Wednesday, December 22, 2010

We Cut the Tree

We Cut the Tree
L. Theil ã 1984
We started cutting our own Christmas trees in 1978, the year that Ben was born. That was the year after Dad brought home a tree so dry it shed needles when you touched it. By the time we took it out of the house after the holidays, that tree was down to bare branches.
The next year our neighbor said that he got fresh cut trees at a farm up the road in Zelie. It sounded like a good idea to us. My mom was real glad to stay home with the baby that year because she liked the quiet time for her and Ben.
She went with us the next year, though; and we all went every year after that. Tree cutting is somewhere three boys and a girl and a mom and dad can go with very little aggravation. We didn’t need special clothes or a fat wallet.
If my mom had her way we would have spent a bundle on big pine wreaths and yards and yards of pine garland. Dad always said, “Not this year.”
The tree-farmer displayed the greens in the barn where he sold perfect pre-cut trees. There was a pot-bellied stove for heat. Those greens looked so nice and fresh and natural on the barn siding walls. Mom wanted some every year, but she was always so mellow from being with the trees that she didn't let waiting until next year bother her.
Another reason we liked to go together to cut down our tree was that if my little brothers, Paul and Ben, decided to take a screaming fit, nobody cared. There aren’t too many places that you can go where a screaming kid won’t be an embarrassment. But there wasn’t much for Ben and Paul to carry-on about at the tree farm. A kid’s got a lot of freedom in a field full of pine trees.
We dressed in boots and socks and scarves and long underwear and sweaters and knitted hats and mittens. Mom wore jeans that she filled too-well with high cordovan boots and her old band jacket. She loved that jacket; she said it was very warm. Alisa, my older sister, thought Mom looked like a refugee from a class reunion with "Neville Band" written in big gold letters on her back.
Alisa looked more stylish in her not-so-stuffed jeans and her matching mittens and cap. Paul and Ben wore everything in the closet. Mom took an extra hat for Dad. She had a fear of frostbite, with good reason. Tree hunting is cold work.
At the farm we climbed out of our warm car in front of a big barn where a parade of tractor-pulled wagons hauled tree-hunters into the fields.
We got to pick our own bow-shaped saw from a rack in front of the barn. Those saws were sharp and could cut a tree fast. After choosing a saw of a color acceptable to everyone, we piled onto the hay bales of a departing wagon. Off we went with the wind stinging our faces, hearts singing.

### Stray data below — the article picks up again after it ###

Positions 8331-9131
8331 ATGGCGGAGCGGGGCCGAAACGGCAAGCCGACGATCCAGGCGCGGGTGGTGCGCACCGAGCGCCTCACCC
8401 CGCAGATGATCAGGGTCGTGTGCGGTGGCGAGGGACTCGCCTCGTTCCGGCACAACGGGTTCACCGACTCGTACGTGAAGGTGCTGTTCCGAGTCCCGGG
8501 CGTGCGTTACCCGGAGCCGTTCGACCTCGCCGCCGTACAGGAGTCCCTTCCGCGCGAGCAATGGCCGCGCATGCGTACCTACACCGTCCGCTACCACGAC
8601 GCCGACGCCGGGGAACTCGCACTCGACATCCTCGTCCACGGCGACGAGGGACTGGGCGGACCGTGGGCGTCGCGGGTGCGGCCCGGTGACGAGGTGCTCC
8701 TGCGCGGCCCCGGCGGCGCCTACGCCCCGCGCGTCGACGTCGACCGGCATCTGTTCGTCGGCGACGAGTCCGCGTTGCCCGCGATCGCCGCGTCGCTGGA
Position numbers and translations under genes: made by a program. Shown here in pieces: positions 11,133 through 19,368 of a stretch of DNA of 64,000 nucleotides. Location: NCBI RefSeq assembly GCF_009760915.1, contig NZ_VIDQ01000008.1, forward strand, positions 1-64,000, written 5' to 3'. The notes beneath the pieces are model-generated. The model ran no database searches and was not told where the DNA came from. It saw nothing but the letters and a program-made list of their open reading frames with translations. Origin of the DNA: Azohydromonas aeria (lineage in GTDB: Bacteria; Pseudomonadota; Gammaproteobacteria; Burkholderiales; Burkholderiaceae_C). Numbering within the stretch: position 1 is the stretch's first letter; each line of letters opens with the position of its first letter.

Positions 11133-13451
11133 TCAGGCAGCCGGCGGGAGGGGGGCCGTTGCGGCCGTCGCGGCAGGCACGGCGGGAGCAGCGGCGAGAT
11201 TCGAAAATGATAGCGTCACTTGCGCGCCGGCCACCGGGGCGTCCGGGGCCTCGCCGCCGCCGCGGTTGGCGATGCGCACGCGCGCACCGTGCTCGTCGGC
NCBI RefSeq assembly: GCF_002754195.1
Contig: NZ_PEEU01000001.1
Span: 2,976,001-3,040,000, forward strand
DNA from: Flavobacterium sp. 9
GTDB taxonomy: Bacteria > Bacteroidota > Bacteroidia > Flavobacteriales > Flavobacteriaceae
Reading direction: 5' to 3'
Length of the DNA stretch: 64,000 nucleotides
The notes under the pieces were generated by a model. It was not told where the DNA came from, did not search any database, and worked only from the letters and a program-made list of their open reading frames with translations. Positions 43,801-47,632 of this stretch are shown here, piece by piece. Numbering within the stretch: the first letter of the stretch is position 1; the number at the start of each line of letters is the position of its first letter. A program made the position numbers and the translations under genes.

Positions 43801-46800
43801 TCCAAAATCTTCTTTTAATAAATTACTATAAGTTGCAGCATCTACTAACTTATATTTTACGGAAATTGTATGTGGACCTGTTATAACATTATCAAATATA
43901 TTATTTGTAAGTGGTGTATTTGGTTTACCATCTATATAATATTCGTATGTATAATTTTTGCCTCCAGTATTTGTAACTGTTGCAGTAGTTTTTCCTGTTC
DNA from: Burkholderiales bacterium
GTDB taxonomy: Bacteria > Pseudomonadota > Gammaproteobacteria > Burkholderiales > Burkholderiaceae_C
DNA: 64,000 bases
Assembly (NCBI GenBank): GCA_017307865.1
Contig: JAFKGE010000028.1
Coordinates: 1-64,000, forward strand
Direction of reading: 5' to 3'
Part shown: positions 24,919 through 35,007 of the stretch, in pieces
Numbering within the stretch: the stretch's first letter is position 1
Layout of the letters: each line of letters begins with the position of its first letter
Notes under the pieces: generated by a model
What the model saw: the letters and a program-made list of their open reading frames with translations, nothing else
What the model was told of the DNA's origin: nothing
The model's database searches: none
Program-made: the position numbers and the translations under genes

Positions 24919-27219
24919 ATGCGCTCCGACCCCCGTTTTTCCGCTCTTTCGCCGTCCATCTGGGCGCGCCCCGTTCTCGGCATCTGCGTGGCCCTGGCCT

We had to scrunch together to give all the tree hunters room. I liked that because it was warmer. Ben and Paul had a fight about who would carry the saw. My mom was in favor of my dad carrying it.  But my dad had a better idea; he let me carry it.
We were pulled across the road and onto rutted lanes of frozen mud dusted with snow. the tractor stopped often to disgorge tree-cutters. We debated whether to get off at each stop. Close to the end of the loop around the field, Dad said, “This is it,” and we all hopped off and started wandering around.
Mom immediately went into a trance communing with the trees. Alisa and Dad and I made an honest effort to find a perfect tree. From past experience we knew that a perfect tree would have a straight trunk that was no bigger than the hole in our tree stand. One year Dad had to cut twelve inches off our tree before the trunk was small enough to fit into our tree-holder.
Paul and Ben searched for little trees for their bedroom. Paul found a little one that he mooned over adoringly. Dad said, “Next year.”
When one of us found a promising tree everyone gathered for a consultation. Even if it was close to perfect, we never cut the first tree. Mom said, “We’ll come back to it.” But we never could find it when we came back. I though of marking the trees we liked with toilet paper. I was daunted by visions of a whole forest of trees festooned in white.
We wandered around until none of us could feel our toes and then we found a tree quick. It was always perfect.
Paul adopted a branch that he insisted on taking with him for his room. The kid never gave up. We caught the next wagon passing by and hugged our tree all the way back to the barn.
Dad paid for the tree by the foot. He had it wrapped in twine by an ingenious machine that looked like a cone with a wire-whip inside. The farmer hooked the trunk of the tree with a chain that mechanically pulled the tree backwards  through the cone. Our tree came out the other end wrapped up tight in twine, ready for transport. It was a neat trick.
Paul asked the farmer to twine-up his branch for him. With a line of serious tree-buyers waiting for his services, the farmer took the time to run Paul’s bough through the machine. That kid was a charmer. Mom’s eyes were misty when Paul showed her his wrapped-up twig.
Dad put our tree on top of the car rack and everyone grabbed a spider-leg. The spider was an eight-legged elastic tie with a hook on the end of each leg.
Everyone helped.
Everyone pulled.
Everyone yelled.
“Get in the car,” Dad growled.